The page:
Mini Bear Finally Breaks This Market’s Toughest Stocks

By Monday, November 19, 2012

Bear Finally BreaksLast week’s trading action in the stock market was just plain awful; not even good news could get investors buying. And while all the risks, like sovereign debt, the upcoming “fiscal cliff,” and slowing earnings growth, are significant, they aren’t surprising; in fact, they are already a part of current investor sentiment. Geopolitical events in the Middle East aside, I call this the lull, the period of time between earnings seasons when stock market investors tend to focus more on worries and less on corporate reality.

This stock market isn’t going anywhere without Apple Inc. (NASDAQ/AAPL), Google, Inc. (NASDAQ/GOOG), and Amazon.com, Inc. (NASDAQ/AMZN)—the “AGA stocks.” While the majority of large-cap technology stocks have been breaking down for some time now, the AGA stocks have only recently capitulated. Earnings growth in the rest of the sector is becoming a hard thing to come by, and countless brand names among technology stocks are significantly down in price.

Of course, a lot of other stock market leaders recently began to turn. The Walt Disney Company (NYSE/DIS) has been one of the best-performing Dow stocks; but the position recently broke its 50-day moving average (MA) and, at $45.00 a share, will soon break its 200-day MA. The stock is currently trading around $47.00.

Walt Disney Chart

Chart courtesy of www.StockCharts.com

Even Wal-Mart Stores, Inc. (NYSE/WMT) has succumbed to the mini bear. This Dow stock held up right until the end of October before going into a meaningful downtrend. The company’s third-quarter earnings were solid, but like so many other large companies, revenues came in disappointingly light. Wal-Mart’s stock chart is featured below:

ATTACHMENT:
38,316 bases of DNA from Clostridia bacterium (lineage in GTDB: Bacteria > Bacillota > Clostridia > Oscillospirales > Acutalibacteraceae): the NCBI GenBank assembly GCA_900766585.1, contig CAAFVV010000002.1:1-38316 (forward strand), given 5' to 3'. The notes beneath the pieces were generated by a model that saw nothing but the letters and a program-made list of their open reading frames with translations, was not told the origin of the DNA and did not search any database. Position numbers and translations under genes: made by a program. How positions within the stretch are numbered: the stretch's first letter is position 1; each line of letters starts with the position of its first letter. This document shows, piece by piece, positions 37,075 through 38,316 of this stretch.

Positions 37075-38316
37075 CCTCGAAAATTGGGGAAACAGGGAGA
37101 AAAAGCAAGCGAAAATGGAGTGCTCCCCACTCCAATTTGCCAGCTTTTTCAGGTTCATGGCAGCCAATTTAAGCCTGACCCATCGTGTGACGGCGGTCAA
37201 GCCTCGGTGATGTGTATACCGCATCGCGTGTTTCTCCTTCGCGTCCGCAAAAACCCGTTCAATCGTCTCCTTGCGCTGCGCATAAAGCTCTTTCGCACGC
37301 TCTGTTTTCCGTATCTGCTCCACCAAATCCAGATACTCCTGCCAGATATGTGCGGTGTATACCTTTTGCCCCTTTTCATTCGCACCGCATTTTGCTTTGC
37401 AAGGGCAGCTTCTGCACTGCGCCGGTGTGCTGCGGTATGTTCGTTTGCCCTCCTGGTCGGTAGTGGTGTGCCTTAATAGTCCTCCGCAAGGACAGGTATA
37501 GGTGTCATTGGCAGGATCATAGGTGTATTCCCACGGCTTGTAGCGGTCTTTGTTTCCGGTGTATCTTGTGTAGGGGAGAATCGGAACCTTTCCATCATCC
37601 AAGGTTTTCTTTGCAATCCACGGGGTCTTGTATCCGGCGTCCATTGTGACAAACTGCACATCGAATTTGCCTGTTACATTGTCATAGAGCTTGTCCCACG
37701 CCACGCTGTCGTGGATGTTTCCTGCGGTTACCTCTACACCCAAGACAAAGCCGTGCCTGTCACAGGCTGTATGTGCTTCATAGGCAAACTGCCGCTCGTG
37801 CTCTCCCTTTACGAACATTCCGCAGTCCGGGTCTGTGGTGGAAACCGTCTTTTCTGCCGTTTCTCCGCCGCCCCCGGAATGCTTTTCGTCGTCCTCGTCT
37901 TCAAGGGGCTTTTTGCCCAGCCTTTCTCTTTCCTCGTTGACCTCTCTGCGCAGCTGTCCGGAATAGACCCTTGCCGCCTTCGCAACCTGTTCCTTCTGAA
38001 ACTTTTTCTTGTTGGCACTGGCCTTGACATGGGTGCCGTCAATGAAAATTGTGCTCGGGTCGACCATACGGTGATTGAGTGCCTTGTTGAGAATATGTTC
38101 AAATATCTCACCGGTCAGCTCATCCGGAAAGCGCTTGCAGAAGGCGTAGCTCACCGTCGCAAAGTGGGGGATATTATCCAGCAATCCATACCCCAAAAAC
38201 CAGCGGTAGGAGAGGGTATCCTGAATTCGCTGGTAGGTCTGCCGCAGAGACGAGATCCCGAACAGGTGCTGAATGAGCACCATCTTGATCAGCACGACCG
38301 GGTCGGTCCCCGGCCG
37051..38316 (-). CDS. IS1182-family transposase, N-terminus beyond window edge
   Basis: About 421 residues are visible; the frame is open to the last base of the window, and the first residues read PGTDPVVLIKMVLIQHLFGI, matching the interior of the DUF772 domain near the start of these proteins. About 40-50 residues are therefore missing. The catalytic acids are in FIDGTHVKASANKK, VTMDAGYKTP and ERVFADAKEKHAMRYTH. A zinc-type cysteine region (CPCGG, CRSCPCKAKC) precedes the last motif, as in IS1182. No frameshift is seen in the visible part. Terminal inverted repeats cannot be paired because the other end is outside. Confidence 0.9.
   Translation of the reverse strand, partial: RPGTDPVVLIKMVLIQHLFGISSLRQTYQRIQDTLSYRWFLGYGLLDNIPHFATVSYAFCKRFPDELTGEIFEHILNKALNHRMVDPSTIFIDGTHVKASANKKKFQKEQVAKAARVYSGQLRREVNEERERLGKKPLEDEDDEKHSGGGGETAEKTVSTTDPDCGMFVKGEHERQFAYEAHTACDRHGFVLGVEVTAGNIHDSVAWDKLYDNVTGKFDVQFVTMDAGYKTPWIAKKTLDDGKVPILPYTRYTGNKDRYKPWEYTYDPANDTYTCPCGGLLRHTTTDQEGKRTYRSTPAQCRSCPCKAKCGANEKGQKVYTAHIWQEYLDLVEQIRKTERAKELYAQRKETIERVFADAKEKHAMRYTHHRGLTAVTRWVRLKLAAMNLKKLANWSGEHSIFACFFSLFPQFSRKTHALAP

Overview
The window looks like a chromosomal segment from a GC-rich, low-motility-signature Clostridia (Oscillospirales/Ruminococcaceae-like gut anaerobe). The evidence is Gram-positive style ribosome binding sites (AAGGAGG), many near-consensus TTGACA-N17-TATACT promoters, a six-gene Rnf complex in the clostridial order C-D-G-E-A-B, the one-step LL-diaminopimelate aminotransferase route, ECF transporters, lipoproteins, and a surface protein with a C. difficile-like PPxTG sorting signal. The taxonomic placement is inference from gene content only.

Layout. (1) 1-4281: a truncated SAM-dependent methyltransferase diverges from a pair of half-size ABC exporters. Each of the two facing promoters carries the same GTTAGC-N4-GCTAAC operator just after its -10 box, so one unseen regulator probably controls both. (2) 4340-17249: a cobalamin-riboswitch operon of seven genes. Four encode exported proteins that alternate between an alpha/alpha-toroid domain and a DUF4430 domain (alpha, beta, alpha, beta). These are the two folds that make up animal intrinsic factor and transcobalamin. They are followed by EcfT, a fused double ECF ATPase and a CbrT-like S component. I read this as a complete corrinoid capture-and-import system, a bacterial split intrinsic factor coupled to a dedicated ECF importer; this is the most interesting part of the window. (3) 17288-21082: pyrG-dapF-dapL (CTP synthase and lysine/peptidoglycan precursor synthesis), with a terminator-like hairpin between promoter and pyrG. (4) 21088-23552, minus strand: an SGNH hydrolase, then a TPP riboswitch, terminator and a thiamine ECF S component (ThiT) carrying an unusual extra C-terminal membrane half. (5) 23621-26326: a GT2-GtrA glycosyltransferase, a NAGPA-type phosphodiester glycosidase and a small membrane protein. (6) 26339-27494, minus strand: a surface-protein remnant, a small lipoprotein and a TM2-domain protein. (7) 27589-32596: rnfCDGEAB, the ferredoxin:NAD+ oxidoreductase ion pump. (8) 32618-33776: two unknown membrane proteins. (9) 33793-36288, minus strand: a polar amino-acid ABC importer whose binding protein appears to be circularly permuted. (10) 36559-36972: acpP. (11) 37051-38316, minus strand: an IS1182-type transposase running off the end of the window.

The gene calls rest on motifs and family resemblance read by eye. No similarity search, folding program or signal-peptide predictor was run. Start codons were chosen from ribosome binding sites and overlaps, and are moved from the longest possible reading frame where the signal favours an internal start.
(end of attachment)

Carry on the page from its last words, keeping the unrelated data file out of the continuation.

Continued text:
Wal-Mart Stores Chart

Chart courtesy of www.StockCharts.com

Investors are looking at current expectations for earnings growth (which are flat), they are seeing declining revenue growth, and they are then re-evaluating their exposure to the stock market. Even with dividend income, if corporate earnings aren’t growing, then they are not worth paying for. And given the investment risk in the stock market, which is significant, cash is a more attractive asset.

The stock market is currently oversold and due for a technical rebound (see “Many Stocks Already Experiencing Their Own Market Correction”), but this doesn’t mean it won’t go down further. With sovereign debt, the upcoming fiscal cliff, and current geopolitical events to focus on, the main stock market averages are likely to continue their decline. Earnings expectations are now secondary.

About the Author, Browse Mitchell Clark's Articles

Mitchell Clark is a senior editor at Lombardi Financial, specializing in large- and micro-cap stocks. He’s the editor of a variety of popular Lombardi Financial newsletters, including Micro-Cap Reporter, Income for Life, Biotech Breakthrough Stock Report, and 100% Letter. Mitchell has been with Lombardi Financial for 17 years. He won the Jack Madden Prize in economic history and is a long-time student of equity markets. Prior to joining Lombardi, Mitchell was a stockbroker for a large investment bank. In the... Read Full Bio »